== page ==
Both men were in need Both men were helpless. Both men received a miraculously cured. Both men faced a challenge over the source of their healing and the identity of their Healer. Only one was willing to accept the truth.

Teach me to see Your hand at work and to acknowledge You as the worker of all miracles. Give me the courage to declare Your name with the confidence of knowing that those who are willing to confess You before others, You will confess before Your Father.


Friday, March 17, 2017

Day 61 – A Tale of Two Miracles, part 1


Read:  John 9:1-7

Chapter nine opens with the sixth of seven signs recorded in this Gospel. John specifically recorded these seven “so that you may believe that Jesus is the Messiah, the Son of God, and that by believing you may have life in his name” (John 20:31). John selected these particular miracles with great care, each unique in nature and execution, but with poignant and significant similarities.
One such similarity can be seen in the sixth (chapter 9) and the third (chapter 5) signs. Both miracles resulted in physical healings. In chapter nine sight was restored to a blind man, and in chapter five, a paralyzed man regained the use of his legs. Both miracles took place on the Sabbath, resulting in conflict with the religious establishment (more on that tomorrow). In both cases, Jesus gave a directive that required action. In both encounters, Jesus recognized the need and took the initiative to perform the miracle without being directly asked. Both meetings highlight that while Jesus focused on the task His Father had given Him, He was not unconcerned with the needs of people He met along the way.  In fact, Jesus never viewed such encounters as distractions from His mission but demonstrated that they were the very essence of His mission.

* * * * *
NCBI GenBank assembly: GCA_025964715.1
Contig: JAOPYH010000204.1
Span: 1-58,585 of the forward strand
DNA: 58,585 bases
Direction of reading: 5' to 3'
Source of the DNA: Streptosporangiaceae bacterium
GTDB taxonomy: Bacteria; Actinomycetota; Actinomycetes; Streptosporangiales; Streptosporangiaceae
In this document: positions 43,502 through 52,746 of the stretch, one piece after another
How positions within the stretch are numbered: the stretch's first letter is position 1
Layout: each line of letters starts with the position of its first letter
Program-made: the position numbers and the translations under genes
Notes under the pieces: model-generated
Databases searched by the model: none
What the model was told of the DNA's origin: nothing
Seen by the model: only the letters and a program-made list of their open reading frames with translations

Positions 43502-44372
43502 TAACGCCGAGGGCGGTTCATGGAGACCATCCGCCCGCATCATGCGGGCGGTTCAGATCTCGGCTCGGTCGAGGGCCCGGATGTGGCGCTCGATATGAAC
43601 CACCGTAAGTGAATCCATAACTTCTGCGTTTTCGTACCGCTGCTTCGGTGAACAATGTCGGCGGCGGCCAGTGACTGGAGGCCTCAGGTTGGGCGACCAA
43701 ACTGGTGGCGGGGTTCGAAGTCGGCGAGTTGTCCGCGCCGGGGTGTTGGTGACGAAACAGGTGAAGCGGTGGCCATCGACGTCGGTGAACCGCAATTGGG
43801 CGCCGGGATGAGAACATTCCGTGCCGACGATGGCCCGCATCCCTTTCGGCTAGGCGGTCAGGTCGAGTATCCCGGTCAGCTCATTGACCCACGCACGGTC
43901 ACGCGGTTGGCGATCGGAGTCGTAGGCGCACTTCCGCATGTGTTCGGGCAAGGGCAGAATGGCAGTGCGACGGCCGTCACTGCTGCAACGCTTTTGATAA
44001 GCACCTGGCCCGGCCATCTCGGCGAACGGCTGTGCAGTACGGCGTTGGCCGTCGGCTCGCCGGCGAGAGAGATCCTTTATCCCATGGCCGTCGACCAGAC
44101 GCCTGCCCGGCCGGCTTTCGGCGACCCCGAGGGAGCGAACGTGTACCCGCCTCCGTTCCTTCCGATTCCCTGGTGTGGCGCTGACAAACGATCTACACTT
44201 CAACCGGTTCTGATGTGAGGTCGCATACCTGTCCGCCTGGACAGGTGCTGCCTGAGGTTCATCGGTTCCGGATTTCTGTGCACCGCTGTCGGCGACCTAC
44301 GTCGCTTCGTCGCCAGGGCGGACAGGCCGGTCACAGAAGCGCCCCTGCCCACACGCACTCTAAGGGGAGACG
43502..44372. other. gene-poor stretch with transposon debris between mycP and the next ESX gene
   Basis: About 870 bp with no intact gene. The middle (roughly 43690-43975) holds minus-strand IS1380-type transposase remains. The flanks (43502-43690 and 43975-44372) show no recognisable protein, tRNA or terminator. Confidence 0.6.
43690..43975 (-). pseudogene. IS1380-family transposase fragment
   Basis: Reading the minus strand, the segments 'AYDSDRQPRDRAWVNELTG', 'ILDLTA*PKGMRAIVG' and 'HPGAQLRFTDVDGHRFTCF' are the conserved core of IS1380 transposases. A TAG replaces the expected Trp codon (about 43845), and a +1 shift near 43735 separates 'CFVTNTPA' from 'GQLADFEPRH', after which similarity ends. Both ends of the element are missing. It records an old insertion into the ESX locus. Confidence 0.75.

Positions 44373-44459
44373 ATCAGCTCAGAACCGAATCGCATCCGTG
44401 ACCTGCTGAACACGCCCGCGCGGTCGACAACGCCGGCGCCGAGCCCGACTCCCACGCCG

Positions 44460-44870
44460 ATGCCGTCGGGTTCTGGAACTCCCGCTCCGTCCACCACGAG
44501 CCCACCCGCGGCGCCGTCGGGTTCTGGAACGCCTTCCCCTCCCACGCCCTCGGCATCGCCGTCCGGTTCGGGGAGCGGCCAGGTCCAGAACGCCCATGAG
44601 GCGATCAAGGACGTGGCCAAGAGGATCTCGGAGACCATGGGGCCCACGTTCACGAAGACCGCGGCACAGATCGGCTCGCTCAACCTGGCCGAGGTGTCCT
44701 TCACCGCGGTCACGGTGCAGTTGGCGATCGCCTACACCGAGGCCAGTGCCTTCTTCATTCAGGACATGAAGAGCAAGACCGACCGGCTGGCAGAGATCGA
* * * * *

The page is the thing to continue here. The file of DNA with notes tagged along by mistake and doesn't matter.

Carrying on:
Just before the sixth sign, as the disciples encounter the blind man, we hear them engage in a theological debate about the cause of suffering and the nature of sin. Before the third sign, we find the paralyzed man desperately clinging to a pointless tradition with the hope that it will result in his healing. Both the disciples’ theological debate and the paralyzed man’s dependence on tradition look pointless and small after Jesus’ intervention.
With all of their similarities, it is important to note one significant and striking difference between these miracles and their recipients. Following each miracle, the healed man is questioned by Pharisees. Through the course of the once blind man’s interrogation, he acknowledges faith in Jesus as Messiah, but the paralyzed man betrays Jesus to the Pharisees and appears unaffected by his encounter with Jesus despite his physical healing.
Many of us look to theology and tradition for something only Jesus can provide. Then, when we least expect it, He interrupts our debates and disturbs our traditions. He doesn't ask our permission nor does He seek our approval. He finds us in our hopeless, helpless condition and speaks words of healing and life, leaving us with a directive to "get up and go." To rise from our mats which have, for too long, been resting on the traditions of men. To go and wash the mud of spiritual blindness out of our eyes. After such directives, we must make a choice. We can fall on our knees and recognize Him as Savior and Lord, or we can return to our pointless debates and fruitless traditions. Two men. Two Miracles. Two choices. One Savior and Lord of all.